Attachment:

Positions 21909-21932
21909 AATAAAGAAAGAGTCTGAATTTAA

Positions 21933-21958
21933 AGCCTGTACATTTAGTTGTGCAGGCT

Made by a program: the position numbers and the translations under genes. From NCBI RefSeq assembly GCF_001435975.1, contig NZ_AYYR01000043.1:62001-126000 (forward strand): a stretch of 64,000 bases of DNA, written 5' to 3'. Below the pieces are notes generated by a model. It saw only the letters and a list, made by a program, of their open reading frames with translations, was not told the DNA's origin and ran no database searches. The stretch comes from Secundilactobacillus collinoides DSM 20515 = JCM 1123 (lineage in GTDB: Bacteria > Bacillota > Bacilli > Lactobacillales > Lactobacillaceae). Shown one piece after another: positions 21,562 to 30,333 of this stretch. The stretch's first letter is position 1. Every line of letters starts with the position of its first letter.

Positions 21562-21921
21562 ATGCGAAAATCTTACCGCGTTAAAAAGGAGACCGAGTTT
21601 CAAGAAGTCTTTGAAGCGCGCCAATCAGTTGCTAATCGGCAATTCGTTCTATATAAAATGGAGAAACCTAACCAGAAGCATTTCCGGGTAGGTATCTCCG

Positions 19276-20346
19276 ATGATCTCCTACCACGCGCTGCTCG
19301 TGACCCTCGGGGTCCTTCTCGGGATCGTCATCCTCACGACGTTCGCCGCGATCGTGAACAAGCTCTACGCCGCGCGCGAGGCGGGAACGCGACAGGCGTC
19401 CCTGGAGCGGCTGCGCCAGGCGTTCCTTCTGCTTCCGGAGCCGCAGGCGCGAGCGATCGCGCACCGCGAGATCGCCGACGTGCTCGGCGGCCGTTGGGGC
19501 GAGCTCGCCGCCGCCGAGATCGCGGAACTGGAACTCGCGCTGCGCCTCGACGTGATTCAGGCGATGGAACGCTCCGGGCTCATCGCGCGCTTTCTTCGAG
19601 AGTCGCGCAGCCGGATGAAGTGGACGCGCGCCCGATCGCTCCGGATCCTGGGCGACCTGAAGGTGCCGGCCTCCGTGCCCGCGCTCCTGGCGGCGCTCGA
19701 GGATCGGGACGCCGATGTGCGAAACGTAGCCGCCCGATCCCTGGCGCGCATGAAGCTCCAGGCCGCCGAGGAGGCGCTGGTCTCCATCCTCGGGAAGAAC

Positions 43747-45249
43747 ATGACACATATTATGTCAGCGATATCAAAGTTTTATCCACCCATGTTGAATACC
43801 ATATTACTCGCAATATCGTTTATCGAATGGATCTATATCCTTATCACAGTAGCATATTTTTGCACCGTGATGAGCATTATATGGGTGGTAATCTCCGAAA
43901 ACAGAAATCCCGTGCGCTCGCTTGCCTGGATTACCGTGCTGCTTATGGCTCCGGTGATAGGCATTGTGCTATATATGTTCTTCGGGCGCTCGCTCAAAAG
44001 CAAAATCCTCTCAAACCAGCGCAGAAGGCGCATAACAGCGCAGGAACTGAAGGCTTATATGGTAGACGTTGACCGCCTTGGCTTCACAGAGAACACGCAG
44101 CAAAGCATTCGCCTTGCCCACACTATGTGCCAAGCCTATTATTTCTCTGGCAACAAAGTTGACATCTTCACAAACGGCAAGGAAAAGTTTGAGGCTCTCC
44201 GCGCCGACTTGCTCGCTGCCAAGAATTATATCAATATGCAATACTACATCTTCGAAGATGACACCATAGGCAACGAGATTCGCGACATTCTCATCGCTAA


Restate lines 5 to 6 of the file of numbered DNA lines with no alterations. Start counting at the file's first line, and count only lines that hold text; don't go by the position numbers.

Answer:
Made by a program: the position numbers and the translations under genes. From NCBI RefSeq assembly GCF_001435975.1, contig NZ_AYYR01000043.1:62001-126000 (forward strand): a stretch of 64,000 bases of DNA, written 5' to 3'. Below the pieces are notes generated by a model. It saw only the letters and a list, made by a program, of their open reading frames with translations, was not told the DNA's origin and ran no database searches. The stretch comes from Secundilactobacillus collinoides DSM 20515 = JCM 1123 (lineage in GTDB: Bacteria > Bacillota > Bacilli > Lactobacillales > Lactobacillaceae). Shown one piece after another: positions 21,562 to 30,333 of this stretch. The stretch's first letter is position 1. Every line of letters starts with the position of its first letter.

Positions 21562-21921